Is Your Cardio Health Improving?
Cardio workouts are credited as being the best type of exercise for improving heart health because these forms of exercise mainly benefit our cardiovascular health (hence the name cardio).
By running, cycling, rowing, or even walking you ask your heart to pump blood harder, and your lungs to exchange oxygen and carbon dioxide faster. But how exactly do you get the benefits of cardio training? What is the minimum effective dose of cardio and how can you test your progression?
In a lab setting you could test your VO2 Max using a fancy machine that calculates your oxygen and carbon dioxide exchange at maximum effort. This would provide you with the most accurate reading of your VO2 Max. With that you could create a very specific training plan to increase this value and systematically improve your cardiovascular health.
In reality the majority of us do not have access to this type of equipment, nor do we need this level of accuracy to plan our training.
This is where RPE, or rate of perceived exertion, can be extremely helpful. The scale, which goes from 1-10, is an easy way for you to report your perceived level of effort. The scale typically coincides with the percentage of your maximum heart rate you’re training at as well. For example if you report an RPE of 5-6, this typically means you’re training at 50-60% of your predicted maximum heart rate.
When you are training to improve cardio fitness, you ideally want to be somewhere between a 6 and an 8. In this zone you’re likely feeling slightly breathless, to being able to say just a few words at a time during the exercise.
This scale is great for training because your individual perception of exertion is unique to you. So instead of saying everyone needs to train on a treadmill for 20 minutes at 7km/h at an incline of 40% in order to improve their cardio fitness, we can adjust the time and effort level so that it works with your individual rate of perceived exertion.
Related Article: Cardio Before or After Your Workout?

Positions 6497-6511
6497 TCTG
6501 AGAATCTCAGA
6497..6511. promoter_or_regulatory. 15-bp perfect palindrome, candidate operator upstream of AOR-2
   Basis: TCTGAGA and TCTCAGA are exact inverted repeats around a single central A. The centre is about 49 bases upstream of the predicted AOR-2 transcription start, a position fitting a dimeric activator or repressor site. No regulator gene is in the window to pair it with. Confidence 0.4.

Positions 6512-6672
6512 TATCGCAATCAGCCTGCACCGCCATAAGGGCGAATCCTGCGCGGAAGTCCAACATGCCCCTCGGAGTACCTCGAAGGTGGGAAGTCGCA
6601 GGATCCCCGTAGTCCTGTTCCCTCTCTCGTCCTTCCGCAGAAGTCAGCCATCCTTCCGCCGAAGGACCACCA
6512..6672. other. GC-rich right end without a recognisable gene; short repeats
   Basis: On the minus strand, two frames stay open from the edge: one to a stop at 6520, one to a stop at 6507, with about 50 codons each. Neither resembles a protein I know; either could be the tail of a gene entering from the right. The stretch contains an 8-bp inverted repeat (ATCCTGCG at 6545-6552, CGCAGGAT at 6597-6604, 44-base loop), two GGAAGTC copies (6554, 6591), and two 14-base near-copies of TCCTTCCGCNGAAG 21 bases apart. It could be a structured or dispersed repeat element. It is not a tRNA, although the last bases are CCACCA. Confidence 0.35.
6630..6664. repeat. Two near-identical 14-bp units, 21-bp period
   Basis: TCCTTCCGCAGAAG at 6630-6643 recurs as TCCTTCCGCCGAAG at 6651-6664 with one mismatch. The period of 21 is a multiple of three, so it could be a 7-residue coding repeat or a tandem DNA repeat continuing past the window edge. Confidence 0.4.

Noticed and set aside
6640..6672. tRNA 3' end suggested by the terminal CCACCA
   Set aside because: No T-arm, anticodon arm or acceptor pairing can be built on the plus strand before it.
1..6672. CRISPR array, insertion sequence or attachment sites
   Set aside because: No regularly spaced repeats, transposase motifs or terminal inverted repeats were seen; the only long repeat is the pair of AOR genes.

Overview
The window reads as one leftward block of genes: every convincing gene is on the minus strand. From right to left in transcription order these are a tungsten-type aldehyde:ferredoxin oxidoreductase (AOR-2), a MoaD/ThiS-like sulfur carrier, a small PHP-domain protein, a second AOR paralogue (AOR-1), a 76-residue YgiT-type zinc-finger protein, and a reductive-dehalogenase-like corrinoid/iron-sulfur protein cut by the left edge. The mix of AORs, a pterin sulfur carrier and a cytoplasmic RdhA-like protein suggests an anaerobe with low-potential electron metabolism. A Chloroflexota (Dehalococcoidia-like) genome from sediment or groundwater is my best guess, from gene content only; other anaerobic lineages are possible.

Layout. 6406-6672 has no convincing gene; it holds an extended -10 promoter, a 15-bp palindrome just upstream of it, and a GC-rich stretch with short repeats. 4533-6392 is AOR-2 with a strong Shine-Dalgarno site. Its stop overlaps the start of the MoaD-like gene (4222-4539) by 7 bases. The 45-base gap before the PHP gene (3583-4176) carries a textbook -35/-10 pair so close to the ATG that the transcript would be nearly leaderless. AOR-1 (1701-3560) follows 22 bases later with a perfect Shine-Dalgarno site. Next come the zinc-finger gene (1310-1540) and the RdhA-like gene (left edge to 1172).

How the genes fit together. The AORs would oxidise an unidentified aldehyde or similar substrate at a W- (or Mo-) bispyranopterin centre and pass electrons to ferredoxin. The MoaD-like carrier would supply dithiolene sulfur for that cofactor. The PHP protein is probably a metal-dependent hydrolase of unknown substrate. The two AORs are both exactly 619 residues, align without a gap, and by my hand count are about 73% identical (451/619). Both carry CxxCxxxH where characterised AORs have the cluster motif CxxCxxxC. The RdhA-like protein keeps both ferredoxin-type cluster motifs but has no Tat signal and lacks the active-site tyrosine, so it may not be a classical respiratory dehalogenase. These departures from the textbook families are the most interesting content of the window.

So now that you know what level of intensity you need to train at in order to improve your cardio fitness, how do we track progress?
There are a few ways to do this.
The first method would be to perform the same cardio exercise every training session and track your RPE after every session. As soon as you drop below a 6, you can increase the intensity of the exercise and start a new phase of your cardio training.
The other method would be to try and train at the same level of RPE and track the time you train for at that level, the pace (if you have a machine, or a smart watch for outdoor activities).
The last way to track your cardio fitness progress is to pick the RPE you want to train at and perform your exercise. At the end of the workout, check your heart rate. You can do this with most smartphones, smart watches, or the old-fashioned way with your pulse at the wrist.
For the latter technique, take your index and middle finger to your wrist and find your pulse. Once you’ve found it, start a timer for 15s and count the number of beats you feel in that time. Take that number and multiply it by 4. That’s your beats per minute.
Once you have your active beats per minute, set a timer and check your pulse regularly until it returns to around 100bpm. Stop the timer. After every session repeat this process. If you are training at the right intensity, the time that it takes for your heart to return to ~100bpm will decrease. The better your cardio fitness level, the better your heart is at recovering.
In summary, if you want to improve your cardio fitness and therefore decrease your risk of cardiovascular disease you can do so in these ways:
- Train at an RPE of 6-8 (on a scale of 1-10)
- Every training session either try to train for longer at that RPE, or train until your RPE drops below 6.
- At this point, increase the intensity of your training.
- Keep track of the RPE, time, and distance of each training session to track your progress
- To take your tracking to the next level, record your active heart rate, and then time how long it takes for your heart to return to ~100bpm.
- As this time decreases, your cardio fitness level is increasing.
Author: Riley Pearce
Director of Social Media
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